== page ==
An Ohio farmer had a winning lamb, the best one in the show. But testing found a banned substance so the title had to go. The lamb in question was the grand champion market lamb at the Logan County Junior Fair earlier this month, Fox reports. Like all grand champions in the show, the animal's urine was tested, and the Ohio Department of Agriculture says it notified farmer Franklin Kinney and his family that it tested positive for the diuretic Lasix, reports the Bellefontaine Examiner. The drug can be used to make the animal lose weight, placing it in a different weight class, and can also make it appear more muscular. The lamb has been stripped of its title and officials say no replacement winner will be chosen.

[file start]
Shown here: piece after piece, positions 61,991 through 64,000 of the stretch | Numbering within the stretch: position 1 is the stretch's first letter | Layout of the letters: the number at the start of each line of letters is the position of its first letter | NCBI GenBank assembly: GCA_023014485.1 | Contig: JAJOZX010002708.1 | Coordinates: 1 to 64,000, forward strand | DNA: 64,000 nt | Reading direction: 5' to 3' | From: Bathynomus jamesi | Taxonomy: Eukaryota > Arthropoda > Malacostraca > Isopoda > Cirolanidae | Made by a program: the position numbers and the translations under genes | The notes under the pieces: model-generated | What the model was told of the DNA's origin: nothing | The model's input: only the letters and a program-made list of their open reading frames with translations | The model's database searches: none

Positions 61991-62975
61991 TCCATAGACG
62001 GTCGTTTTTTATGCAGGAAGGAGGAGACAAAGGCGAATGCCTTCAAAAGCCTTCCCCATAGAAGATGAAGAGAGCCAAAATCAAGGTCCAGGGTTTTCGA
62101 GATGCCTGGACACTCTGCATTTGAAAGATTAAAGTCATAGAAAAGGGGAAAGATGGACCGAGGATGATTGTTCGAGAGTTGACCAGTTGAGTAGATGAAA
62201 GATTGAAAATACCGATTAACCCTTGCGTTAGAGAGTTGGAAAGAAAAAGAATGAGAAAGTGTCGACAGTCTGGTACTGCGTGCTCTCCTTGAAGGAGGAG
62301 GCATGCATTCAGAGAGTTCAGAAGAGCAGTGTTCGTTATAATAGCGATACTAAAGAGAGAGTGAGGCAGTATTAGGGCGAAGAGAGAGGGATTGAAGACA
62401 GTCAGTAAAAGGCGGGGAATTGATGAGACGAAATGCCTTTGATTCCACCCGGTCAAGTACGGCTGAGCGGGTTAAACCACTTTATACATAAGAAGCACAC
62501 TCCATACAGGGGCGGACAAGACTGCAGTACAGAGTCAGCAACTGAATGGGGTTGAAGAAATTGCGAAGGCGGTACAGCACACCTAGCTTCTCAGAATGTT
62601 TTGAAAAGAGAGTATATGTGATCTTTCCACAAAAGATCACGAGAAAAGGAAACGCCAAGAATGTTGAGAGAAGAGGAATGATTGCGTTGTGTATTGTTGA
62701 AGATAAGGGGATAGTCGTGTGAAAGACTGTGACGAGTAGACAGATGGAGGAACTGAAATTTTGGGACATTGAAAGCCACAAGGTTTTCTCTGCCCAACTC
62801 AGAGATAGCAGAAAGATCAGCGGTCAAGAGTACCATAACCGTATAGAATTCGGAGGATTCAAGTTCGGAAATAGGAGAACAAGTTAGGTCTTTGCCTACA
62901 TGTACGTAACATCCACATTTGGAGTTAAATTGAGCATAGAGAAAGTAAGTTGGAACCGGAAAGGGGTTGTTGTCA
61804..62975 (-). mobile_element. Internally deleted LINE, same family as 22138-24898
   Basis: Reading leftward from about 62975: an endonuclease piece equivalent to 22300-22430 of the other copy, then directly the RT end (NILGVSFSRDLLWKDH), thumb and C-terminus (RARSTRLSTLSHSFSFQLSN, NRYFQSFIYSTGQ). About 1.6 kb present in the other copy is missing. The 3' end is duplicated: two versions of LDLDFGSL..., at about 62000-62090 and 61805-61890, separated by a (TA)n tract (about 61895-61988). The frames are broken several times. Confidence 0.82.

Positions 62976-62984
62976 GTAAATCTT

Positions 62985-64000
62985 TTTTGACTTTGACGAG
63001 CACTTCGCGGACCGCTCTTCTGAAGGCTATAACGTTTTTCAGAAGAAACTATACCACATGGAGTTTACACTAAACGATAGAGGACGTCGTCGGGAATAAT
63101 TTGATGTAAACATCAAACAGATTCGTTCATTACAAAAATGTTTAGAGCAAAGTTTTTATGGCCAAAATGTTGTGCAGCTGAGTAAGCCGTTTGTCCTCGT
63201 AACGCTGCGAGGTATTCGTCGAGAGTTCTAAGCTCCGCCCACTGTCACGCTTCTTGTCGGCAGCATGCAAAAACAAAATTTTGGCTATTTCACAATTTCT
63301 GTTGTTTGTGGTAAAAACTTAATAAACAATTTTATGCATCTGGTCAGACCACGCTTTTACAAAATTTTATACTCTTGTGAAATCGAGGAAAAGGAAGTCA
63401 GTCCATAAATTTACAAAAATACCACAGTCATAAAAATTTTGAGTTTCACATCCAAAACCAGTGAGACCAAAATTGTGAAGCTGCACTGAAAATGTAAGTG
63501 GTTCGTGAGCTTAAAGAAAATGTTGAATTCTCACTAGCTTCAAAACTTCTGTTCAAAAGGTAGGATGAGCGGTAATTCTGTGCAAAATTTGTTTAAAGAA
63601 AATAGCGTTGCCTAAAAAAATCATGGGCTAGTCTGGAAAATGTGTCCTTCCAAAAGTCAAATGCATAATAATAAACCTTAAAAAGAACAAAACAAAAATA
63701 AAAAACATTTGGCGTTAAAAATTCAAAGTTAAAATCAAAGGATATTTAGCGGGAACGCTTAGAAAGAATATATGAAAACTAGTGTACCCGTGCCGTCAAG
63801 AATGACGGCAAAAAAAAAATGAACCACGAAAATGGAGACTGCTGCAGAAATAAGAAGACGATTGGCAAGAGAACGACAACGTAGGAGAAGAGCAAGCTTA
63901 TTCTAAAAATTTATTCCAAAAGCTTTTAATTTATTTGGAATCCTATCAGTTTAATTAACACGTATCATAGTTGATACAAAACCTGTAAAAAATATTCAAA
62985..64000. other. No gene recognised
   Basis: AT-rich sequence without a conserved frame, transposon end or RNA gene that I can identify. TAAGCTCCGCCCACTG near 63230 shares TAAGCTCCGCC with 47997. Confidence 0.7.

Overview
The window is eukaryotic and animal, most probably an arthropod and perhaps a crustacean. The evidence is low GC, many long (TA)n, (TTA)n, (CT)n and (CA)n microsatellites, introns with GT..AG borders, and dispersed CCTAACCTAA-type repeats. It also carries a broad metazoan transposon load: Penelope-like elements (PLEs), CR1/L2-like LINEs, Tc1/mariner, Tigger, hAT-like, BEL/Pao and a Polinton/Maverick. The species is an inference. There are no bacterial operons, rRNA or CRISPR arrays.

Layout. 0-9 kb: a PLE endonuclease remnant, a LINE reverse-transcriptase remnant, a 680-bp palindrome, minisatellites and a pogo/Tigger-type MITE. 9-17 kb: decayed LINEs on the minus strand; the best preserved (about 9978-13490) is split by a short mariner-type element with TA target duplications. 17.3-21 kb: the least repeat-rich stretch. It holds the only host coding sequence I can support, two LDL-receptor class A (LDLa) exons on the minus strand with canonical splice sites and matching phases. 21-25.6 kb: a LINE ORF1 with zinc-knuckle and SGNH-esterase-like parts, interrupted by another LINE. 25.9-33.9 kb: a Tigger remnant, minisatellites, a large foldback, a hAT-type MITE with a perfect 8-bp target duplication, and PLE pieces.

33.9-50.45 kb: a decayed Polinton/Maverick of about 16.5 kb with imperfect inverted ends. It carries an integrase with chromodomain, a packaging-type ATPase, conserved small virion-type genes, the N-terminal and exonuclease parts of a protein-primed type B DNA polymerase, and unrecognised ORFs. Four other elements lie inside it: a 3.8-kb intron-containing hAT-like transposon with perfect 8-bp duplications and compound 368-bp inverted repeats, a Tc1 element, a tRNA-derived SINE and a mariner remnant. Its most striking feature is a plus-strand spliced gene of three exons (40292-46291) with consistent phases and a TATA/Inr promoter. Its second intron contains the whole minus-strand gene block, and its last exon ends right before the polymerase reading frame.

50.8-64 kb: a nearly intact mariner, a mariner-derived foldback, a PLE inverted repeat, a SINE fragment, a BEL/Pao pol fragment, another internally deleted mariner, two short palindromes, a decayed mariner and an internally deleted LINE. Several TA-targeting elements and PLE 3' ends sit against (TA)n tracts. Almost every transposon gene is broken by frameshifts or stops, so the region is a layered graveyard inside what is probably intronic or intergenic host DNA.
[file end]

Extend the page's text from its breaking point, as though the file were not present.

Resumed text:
The consequences for using banned performance-enhancing drugs can include suspension from exhibiting animals, though county fair officials say no action will be taken until Kinney and his family have an opportunity to represent themselves at a hearing some time in the next 30 days. "We don’t know how it got in there, and we may never know. But it’s the exhibitor's responsibility to present an animal to the fair for competition that’s free of all of those," veterinarian Tony Forshey tells NBC Columbus, adding that diuretics also contaminate the meat. As for the lamb, the controversy appears to have bought it a few more days of life: Officials say slaughter was delayed until Monday to make sure the drugs were out of its system. (A lamb that survived a deadly highway crash was adopted by a foster family.)